Ductal Carcinoma In Situ (DCIS)

About 1 in 5 new breast cancers will be DCIS or ductal carcinoma in situ. Nearly all women with this early stage of breast cancer can be cured.

Ductal carcinoma in situ(DCIS), is also called intraductal carcinoma and Stage 0 breast cancer. DCIS is a non-invasive or pre-invasive breast cancer. This means the cells that line the ducts have changed to cancer cells but they have not spread through the walls of the ducts into the nearby breast tissue.

Because DCIS hasn’t spread into the breast tissue around it, it can’t spread (metastasize) beyond the breast to other parts of the body.

DCIS is considered a pre-cancer because sometimes it can become an invasive cancer. This means that over time, DCIS may spread out of the duct into nearby tissue, and could metastasize (spread). Right now, though, there’s no good way to know for sure which will become invasive cancer and which ones won’t. So almost all women with DCIS will be treated.

illustration showing details of ductal carcinoma in situ including lobule, duct, normal duct and abnormal cells in duct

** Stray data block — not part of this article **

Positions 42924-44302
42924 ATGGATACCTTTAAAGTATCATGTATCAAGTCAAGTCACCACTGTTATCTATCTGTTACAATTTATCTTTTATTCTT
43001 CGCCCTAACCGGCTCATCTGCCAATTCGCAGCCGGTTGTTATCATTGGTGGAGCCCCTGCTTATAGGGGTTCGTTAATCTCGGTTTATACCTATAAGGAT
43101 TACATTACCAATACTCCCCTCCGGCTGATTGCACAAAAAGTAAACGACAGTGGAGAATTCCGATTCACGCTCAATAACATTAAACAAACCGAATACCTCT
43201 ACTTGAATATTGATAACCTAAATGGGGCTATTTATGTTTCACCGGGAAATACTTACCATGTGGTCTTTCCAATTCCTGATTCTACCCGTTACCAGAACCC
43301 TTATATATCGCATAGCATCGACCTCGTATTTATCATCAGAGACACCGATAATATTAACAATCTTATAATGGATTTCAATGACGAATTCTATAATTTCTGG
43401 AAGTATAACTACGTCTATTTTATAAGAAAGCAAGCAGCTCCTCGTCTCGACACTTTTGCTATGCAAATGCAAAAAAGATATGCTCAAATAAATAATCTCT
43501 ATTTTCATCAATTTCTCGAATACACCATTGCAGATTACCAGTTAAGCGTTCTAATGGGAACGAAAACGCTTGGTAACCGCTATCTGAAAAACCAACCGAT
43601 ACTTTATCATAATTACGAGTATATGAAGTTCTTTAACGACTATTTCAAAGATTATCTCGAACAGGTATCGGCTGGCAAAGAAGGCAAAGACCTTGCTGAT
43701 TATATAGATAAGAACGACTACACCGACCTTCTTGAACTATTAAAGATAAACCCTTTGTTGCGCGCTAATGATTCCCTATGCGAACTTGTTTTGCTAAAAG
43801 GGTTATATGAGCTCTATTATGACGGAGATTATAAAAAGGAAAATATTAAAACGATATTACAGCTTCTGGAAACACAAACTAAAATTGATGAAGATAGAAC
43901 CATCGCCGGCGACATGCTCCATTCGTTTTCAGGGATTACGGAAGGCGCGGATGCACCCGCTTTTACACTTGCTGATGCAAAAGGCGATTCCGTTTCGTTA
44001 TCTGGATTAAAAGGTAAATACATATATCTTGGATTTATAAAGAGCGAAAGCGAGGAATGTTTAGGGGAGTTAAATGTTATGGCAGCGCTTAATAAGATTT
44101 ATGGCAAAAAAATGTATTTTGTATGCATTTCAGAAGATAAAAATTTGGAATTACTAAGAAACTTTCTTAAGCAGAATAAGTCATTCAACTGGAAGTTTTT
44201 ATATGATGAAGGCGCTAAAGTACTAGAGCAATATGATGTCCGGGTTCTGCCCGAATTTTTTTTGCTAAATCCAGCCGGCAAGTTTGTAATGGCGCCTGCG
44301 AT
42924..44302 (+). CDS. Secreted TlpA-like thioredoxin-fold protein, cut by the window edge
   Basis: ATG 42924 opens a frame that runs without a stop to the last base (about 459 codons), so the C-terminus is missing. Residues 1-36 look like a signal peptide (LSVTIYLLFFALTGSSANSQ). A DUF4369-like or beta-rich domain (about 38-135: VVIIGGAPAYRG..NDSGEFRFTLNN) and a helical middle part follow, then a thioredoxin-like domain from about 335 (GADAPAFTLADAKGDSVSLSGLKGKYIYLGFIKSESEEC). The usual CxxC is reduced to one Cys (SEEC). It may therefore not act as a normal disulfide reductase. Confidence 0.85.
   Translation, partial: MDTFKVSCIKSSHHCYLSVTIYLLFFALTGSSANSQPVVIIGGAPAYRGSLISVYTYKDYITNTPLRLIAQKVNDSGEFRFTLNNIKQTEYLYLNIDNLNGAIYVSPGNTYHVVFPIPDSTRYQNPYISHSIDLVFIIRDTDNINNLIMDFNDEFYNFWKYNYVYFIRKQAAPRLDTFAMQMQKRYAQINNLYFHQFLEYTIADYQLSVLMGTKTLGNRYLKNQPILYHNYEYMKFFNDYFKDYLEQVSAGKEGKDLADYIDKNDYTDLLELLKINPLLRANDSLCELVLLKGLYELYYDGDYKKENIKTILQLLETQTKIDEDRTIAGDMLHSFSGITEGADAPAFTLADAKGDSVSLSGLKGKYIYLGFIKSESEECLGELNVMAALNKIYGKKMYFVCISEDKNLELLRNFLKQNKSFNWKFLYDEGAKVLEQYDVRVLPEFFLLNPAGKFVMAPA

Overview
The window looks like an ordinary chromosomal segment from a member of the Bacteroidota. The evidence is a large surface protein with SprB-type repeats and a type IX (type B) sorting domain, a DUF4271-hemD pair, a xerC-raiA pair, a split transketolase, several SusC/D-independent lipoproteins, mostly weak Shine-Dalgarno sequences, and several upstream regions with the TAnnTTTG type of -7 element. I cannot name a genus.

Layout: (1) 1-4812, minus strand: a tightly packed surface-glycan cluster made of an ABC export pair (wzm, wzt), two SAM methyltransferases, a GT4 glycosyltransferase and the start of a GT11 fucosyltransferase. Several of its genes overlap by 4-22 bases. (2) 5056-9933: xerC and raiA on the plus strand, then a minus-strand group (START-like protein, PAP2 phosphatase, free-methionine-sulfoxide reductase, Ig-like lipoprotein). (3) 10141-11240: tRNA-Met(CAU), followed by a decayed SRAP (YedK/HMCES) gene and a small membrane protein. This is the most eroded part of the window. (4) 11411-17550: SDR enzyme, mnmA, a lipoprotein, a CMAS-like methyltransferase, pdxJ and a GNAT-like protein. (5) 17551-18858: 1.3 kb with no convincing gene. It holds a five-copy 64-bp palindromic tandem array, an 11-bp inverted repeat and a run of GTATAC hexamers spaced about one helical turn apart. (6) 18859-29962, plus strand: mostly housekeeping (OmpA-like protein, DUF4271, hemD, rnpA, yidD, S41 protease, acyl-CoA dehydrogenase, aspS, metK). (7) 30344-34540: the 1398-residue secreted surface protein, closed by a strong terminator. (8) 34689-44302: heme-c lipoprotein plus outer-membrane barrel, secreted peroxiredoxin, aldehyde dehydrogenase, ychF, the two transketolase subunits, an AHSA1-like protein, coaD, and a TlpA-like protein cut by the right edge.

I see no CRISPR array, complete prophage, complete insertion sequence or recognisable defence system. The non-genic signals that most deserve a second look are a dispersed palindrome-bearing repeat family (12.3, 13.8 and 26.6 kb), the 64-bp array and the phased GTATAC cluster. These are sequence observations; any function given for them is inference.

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Corben AD and Brogi E. Chapter 21: Ductal Carcinoma In Situ and Other Intraductal Lesions: Pathology, Immunohistochemistry, and Molecular Alterations. In: Harris JR, Lippman ME, Morrow M, Osborne CK, eds. Diseases of the Breast. 5th ed. Philadelphia, Pa: Lippincott-Williams & Wilkins; 2014.

Van Zee KJ, White J,  Morrow M, and Harris JR. Chapter 23: Ductal Carcinoma In Situ and Microinvasive Carcinoma. In: Harris JR, Lippman ME, Morrow M, Osborne CK, eds. Diseases of the Breast. 5th ed. Philadelphia, Pa: Lippincott-Williams & Wilkins; 2014.

Last Medical Review: June 1, 2016 Last Revised: August 18, 2016

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